When to Wear a Wetsuit in Open-Water Swimming & at What Temperatures?

A wetsuit is a tight-fitting garment that athletes use in a wide variety of water sports including swimming, surfing and wake boarding. A wetsuit's design allows a small amount of water to seep in between the skin and the suit. Your body quickly heats this water, which helps to keep you warm in cold water temperatures.

Well-Made Suit

Typically manufactured from double-lined neoprene or with neoprene laminated to a fabric such as stretch nylon, wetsuits are constructed with functionality in mind. In thinner suits, the flexible nylon material Lycra is used. Manufacturers use different techniques—including gluing, blind stitching and taping—to increase the seal at the seams of the suit. They also commonly sew in a flap of material that lies underneath the zipper to reduce water seepage.

Snug and Stretchy

You should purchase a wet suit that fits well to help increase insulation and comfort. Your wetsuit should fit snugly but should not restrict movement or breathing. A tight-fitting wetsuit will provide a good seal at the ankles, wrists and neck. The fit of the suit should minimize the amount of water that enters the suit, because the smaller the amount of water inside, the better your body will retain heat. If you purchase a wetsuit that is too loose, it will fill with water, restricting your movement and failing to retain heat.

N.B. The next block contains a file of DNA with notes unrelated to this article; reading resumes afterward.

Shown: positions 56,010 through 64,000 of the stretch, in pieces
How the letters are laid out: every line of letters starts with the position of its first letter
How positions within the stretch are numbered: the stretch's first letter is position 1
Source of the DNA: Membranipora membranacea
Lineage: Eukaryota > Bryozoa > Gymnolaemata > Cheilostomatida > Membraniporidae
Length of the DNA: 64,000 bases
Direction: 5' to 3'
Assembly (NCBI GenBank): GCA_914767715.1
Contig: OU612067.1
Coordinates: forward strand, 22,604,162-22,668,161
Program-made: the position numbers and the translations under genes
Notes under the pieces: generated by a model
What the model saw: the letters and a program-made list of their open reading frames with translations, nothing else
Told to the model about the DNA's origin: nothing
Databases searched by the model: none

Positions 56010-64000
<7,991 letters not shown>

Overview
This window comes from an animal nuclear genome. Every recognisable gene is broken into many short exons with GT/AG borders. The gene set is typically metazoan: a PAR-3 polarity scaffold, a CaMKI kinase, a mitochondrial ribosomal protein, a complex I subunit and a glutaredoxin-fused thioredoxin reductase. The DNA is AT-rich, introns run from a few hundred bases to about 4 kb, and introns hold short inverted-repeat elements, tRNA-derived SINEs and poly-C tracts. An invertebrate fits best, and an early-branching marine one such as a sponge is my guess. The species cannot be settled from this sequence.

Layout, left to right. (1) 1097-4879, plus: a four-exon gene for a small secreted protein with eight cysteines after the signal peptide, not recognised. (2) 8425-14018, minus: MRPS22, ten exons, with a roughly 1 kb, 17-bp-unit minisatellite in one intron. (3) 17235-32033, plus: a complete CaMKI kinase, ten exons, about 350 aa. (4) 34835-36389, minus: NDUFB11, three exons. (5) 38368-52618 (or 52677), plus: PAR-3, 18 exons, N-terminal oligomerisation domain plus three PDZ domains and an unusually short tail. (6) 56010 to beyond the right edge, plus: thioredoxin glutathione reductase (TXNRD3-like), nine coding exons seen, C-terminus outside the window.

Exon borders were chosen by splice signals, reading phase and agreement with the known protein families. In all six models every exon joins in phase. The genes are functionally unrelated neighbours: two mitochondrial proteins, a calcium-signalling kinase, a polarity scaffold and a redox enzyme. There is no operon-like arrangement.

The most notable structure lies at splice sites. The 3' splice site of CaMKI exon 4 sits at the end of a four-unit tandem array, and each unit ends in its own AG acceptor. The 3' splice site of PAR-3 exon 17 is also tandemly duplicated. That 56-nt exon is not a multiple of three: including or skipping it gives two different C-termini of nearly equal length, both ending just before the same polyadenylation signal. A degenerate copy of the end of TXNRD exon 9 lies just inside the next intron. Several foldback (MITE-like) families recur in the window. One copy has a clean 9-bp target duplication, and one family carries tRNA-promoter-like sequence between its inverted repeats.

Suit Styles

Five types of wetsuits are available for purchase. A shorty is a one-piece, short-sleeved and shorts-styled wetsuit. The three-quarter wetsuit is a one-piece suit featuring short sleeves and legs that extend to the ankles. A full-length wetsuit has sleeves that extend to the wrists and legs that extend to the ankles. A full suit is a one-piece suit that can have either short or long legs. The Farmer John or Farmer Jane is a two-piece suit styled like bib overalls for individuals with an odd leg-to-torso figure.

Triathlon Temperatures

The water conditions you prefer will dictate when to wear a suit. Generally speaking, the warmer the water the less protection you need, and the colder the water the more protection you need. Commercial wetsuit sellers suggest in water 70 to 85 degrees Fahrenheit, you should use a wetsuit that is 1/16 to 1/8 inch thick. In water 50 to 75 degrees Fahrenheit, you should use a wetsuit that is 3/16 to 1/4 inch thick. Lycra is the best fabric to use for diving in warm and shallow waters. Triathlon competitors should note that the USA Triathlon, the national governing body for the triathlon, allows a wetsuit in water 78 degrees or cooler, and permits wetsuits in 79 to 84-degree water although they make you ineligible for awards. No competitor is permitted to wear a wetsuit in water 85 degrees or above.